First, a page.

JEL: C32 E31
    Date: 2010
  7. By: Vladimir Popov (New Economic School, Moscow)
    Abstract: If there is a negative terms of trade or financial shock leading to the deterioration in the balance of payments, there are two basic options for a country that has limited foreign exchange reserves. First, a country can maintain a fixed exchange rate (or even a currency board) and wait until the reduction of foreign exchange reserves leads to the reduction of money supply: this will drive domestic prices down and stimulate exports, raise interest rates and stimulate the inflow of capital, and finally will correct the balance of payments. Second, the country can allow the devaluation of national currency – flexible exchange rate will automatically bring the balance of payments back into the equilibrium. Because national prices are less flexible than exchange rates, the first type of adjustment is associated with the greater reduction of output. The empirical evidence on East European countries and other transition economies for 1998-99 period (outflow of capital after the 1997 Asian and 1998 Russian currency crises and slowdown of output growth rates) suggests that the second type of policy response (devaluation) was associated with smaller loss of output than the first type (monetary contraction). 2008-09 developments provide additional evidence for this hypothesis.
    Date: 2011–01
  8. By: Antonio Ribba
    Abstract: The aim of this paper is to investigate the role played by macroeconomic shocks in shaping unemployment fluctuations, both in the USA and in the Euro area, in the recent, European Monetary Union, period. The task is accomplished by estimating a VAR model which jointly considers US and European variables. We identify the structural disturbances through sign restrictions on the dynamic response of variables. Our results show that there are real effects of monetary policy shocks and of non-monetary policy, financial shocks in both economic areas. Moreover, a significant role is also exerted by business cycle, adverse aggregate demand shocks. We provide an estimation of the relative importance of the identified structural shocks in explaining the variability of inflation and unemployment. Not surprisingly, in the last decade an important role has been played by financial shocks.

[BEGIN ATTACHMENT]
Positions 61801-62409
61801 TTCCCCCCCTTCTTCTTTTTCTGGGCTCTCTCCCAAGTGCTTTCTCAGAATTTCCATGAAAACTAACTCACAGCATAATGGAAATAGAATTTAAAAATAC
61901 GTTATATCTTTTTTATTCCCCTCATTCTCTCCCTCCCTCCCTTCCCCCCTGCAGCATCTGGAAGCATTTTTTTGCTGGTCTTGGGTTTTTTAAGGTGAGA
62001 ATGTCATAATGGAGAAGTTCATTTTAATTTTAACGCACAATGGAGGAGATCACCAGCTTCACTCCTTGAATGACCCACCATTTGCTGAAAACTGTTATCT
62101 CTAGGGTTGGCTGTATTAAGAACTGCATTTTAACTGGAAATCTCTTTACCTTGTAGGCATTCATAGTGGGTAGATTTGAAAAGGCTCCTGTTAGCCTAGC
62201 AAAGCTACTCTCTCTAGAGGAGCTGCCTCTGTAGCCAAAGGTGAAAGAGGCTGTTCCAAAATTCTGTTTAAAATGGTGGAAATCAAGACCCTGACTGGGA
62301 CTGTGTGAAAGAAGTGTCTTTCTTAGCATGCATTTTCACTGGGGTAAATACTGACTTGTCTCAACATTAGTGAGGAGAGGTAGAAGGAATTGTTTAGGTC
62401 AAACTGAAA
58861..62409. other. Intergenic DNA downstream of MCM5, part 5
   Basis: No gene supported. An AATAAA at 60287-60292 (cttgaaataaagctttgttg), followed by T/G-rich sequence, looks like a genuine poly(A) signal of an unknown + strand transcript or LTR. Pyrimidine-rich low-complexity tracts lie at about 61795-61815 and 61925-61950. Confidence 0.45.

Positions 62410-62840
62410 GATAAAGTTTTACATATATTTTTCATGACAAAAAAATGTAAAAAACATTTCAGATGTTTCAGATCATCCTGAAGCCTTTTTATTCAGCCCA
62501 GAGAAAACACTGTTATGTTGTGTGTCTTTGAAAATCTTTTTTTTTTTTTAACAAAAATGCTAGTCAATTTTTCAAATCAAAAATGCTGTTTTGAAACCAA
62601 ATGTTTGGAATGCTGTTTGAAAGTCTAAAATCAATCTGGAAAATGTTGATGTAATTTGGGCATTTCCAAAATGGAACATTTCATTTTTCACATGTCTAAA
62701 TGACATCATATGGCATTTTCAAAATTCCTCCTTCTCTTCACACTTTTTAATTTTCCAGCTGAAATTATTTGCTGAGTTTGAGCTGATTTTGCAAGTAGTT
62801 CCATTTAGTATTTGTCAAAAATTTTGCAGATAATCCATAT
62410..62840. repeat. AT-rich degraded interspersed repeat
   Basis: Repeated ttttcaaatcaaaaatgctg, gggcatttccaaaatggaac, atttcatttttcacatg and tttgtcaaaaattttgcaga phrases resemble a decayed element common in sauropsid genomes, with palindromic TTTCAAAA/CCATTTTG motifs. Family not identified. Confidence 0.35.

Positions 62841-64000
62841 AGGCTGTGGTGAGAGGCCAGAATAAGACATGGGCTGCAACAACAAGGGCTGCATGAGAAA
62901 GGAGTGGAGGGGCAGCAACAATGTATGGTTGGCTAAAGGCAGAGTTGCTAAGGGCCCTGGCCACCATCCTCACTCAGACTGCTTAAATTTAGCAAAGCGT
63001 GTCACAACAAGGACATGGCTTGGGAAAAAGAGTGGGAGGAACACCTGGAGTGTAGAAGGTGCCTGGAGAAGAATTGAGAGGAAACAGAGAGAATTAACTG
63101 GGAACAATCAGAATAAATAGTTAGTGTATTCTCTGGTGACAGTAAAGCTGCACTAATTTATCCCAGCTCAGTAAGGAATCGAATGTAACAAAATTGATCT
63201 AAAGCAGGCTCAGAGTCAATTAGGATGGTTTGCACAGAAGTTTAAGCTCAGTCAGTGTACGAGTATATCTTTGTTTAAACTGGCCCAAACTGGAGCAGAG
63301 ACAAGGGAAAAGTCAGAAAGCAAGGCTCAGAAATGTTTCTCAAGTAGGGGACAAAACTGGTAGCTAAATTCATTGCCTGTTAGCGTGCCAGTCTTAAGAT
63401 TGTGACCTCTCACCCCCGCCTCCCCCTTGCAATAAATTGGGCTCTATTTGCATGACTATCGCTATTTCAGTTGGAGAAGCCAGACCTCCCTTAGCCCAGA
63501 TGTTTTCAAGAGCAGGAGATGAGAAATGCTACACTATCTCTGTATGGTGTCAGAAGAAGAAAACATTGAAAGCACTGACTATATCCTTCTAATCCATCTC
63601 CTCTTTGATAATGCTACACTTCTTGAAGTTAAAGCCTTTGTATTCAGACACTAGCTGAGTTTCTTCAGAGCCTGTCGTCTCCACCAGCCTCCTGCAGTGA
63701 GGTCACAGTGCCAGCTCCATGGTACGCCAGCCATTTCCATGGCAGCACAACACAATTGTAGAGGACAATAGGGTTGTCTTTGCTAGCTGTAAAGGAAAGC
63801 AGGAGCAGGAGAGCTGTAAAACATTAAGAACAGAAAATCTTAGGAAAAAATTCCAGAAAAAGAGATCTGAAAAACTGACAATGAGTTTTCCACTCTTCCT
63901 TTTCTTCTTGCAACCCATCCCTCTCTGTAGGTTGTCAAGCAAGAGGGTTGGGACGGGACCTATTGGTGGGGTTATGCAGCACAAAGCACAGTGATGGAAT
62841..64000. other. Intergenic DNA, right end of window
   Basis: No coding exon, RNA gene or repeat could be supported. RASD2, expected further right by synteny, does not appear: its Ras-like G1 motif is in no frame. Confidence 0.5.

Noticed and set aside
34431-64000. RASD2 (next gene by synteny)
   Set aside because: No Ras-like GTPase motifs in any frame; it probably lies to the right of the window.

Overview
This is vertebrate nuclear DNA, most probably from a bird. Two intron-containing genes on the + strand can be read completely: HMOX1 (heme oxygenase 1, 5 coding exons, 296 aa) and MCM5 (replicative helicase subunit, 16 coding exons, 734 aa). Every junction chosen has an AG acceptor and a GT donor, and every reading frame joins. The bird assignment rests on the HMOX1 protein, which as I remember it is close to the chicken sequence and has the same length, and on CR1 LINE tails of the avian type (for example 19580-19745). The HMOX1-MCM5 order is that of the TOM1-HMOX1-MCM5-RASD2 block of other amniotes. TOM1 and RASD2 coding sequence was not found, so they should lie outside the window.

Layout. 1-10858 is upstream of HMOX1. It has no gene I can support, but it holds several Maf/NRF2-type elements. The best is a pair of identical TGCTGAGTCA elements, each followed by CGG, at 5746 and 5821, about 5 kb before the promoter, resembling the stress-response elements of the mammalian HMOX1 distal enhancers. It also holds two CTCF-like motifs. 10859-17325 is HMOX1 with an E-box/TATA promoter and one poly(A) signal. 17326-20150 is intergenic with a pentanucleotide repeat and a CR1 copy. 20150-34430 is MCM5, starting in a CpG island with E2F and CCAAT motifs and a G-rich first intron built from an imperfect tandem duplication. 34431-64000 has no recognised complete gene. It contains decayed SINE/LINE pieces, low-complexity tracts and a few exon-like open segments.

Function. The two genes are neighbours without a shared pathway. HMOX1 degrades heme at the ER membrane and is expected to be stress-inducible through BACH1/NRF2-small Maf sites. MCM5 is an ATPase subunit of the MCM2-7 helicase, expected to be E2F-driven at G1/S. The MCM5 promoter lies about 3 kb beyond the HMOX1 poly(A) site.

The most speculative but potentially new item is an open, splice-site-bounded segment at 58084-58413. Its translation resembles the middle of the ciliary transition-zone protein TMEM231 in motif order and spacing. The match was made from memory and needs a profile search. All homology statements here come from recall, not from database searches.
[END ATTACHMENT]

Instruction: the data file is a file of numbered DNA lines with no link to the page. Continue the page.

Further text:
Keywords: Structural VARs; Euro Area; Monetary Policy; Unemployment
    JEL: C32 E40
    Date: 2010–04
  9. By: Nymoen, Ragnar (Dept. of Economics, University of Oslo); L. Castle, Jennifer (Magdalen college, Oxford); A. Doornik, Jurgen (Nuffield College, Oxford); F. Hendry, David (University of Oxford)
    Abstract: The new-Keynesian Phillips curve (NKPC) includes expected future inflation to explain current inflation. Such models are estimated by replacing the expected value by the future outcome, using InstrumentalVariables or Generalized Method of Momentsmethods. However, the underlying theory does not allow for various non-stationarities–although crises, breaks and regimes shifts are relatively common. We analytically investigate the consequences for NKPC estimation of breaks in data processes, then apply the new technique of impulse-indicator saturation to salient published studies to check their viability. The coefficient of the future value becomes insignificant after modelling breaks.
    Keywords: New-Keynesian Phillips curve; Inflation expectations; Structural breaks; Impulse-indicator saturation.
    JEL: C22 C51
    Date: 2010–11–11
  10. By: Ester Faia